On a more technical level, the idea that task management of everything from automobile manufacture to reading instruction could be guided by scientific, data-driven management blossomed into a virtual obsession. A “theory movement,” grounded in social scientific interpretations of organizational behavior, confidently predicted that task definition, functional organization designs, and careful measurement of product quality could lead to workplaces that are both humane and highly successful. W. E. Deming is widely credited with bringing scientific management concepts to bear on the rebuilding of Japanese industry following World War II and with making this devastated nation economically successful and a leader in the production of highly reliable and durable products in a broad range of industries including electronics and automobiles. Advances in theory and the advent of digital computers enabled the development of operations research, total quality management, and strategic planning, all aimed at refining the scientific management process and improving the micromanagement of production processes.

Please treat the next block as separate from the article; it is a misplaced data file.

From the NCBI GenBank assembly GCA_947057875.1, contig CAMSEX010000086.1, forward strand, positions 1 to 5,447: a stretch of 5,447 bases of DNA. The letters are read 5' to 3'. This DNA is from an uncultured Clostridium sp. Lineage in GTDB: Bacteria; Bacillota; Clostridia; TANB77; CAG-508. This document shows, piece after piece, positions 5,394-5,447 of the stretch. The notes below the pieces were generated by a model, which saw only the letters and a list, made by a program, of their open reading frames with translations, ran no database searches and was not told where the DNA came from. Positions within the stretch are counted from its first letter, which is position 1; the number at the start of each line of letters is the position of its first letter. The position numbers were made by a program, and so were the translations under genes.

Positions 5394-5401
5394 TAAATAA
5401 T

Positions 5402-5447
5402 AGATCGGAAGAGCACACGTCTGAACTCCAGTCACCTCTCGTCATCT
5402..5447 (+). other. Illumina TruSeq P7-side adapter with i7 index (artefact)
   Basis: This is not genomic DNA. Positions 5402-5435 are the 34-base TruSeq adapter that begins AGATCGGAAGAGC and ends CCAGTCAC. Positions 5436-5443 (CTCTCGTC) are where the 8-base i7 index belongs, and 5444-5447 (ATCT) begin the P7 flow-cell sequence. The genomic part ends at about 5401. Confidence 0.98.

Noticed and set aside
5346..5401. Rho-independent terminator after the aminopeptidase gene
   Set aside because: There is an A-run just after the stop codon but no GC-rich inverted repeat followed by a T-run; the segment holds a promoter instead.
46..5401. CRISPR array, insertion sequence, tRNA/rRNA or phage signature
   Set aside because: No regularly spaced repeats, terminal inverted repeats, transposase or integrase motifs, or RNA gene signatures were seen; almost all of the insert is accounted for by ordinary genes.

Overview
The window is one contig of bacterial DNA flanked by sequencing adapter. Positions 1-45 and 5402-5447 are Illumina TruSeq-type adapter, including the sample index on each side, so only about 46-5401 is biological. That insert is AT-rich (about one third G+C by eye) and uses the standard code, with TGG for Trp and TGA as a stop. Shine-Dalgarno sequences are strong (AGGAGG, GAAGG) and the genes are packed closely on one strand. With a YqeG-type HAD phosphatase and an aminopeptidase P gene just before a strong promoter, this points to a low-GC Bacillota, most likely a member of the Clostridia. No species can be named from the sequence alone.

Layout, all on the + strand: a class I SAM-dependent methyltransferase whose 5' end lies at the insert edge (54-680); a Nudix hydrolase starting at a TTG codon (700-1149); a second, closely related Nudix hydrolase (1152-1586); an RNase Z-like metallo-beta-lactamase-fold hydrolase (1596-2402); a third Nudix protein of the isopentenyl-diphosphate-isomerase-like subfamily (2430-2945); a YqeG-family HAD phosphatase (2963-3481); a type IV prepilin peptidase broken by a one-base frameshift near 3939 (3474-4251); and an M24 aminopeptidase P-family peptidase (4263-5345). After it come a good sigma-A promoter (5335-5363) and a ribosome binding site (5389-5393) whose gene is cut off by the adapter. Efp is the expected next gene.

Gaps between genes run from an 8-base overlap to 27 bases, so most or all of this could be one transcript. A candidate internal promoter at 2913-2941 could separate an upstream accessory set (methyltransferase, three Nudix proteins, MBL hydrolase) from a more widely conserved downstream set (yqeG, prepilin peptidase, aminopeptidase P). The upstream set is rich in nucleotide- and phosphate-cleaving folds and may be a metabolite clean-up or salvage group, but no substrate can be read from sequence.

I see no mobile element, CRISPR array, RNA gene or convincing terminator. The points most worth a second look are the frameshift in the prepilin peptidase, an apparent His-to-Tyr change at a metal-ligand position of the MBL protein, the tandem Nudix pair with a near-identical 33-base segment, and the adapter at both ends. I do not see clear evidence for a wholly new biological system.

In public education, the latest round of scientific management theory lies at the heart of the federal government’s No Child Left Behind policy (Public Law 107-110), which insists on outcomes measurement, scientifically based program improvement, and high-stakes accountability enforcement for professional educators. In a recent and provocative essay, Dorothy Shipps challenges the scientific management model, not for its dehumanization of workers or naïve confidence in rational task specification, but for its denial of the fundamental importance of democratic political principles. She argues that scientifically managed organizations, particularly public bureaucracies like school systems, are driven by this ideology to reject democratic principles of decision making, thus becoming hopelessly insensitive to the rights and needs of clients (or customers) and forgetting the purposes for which they were established.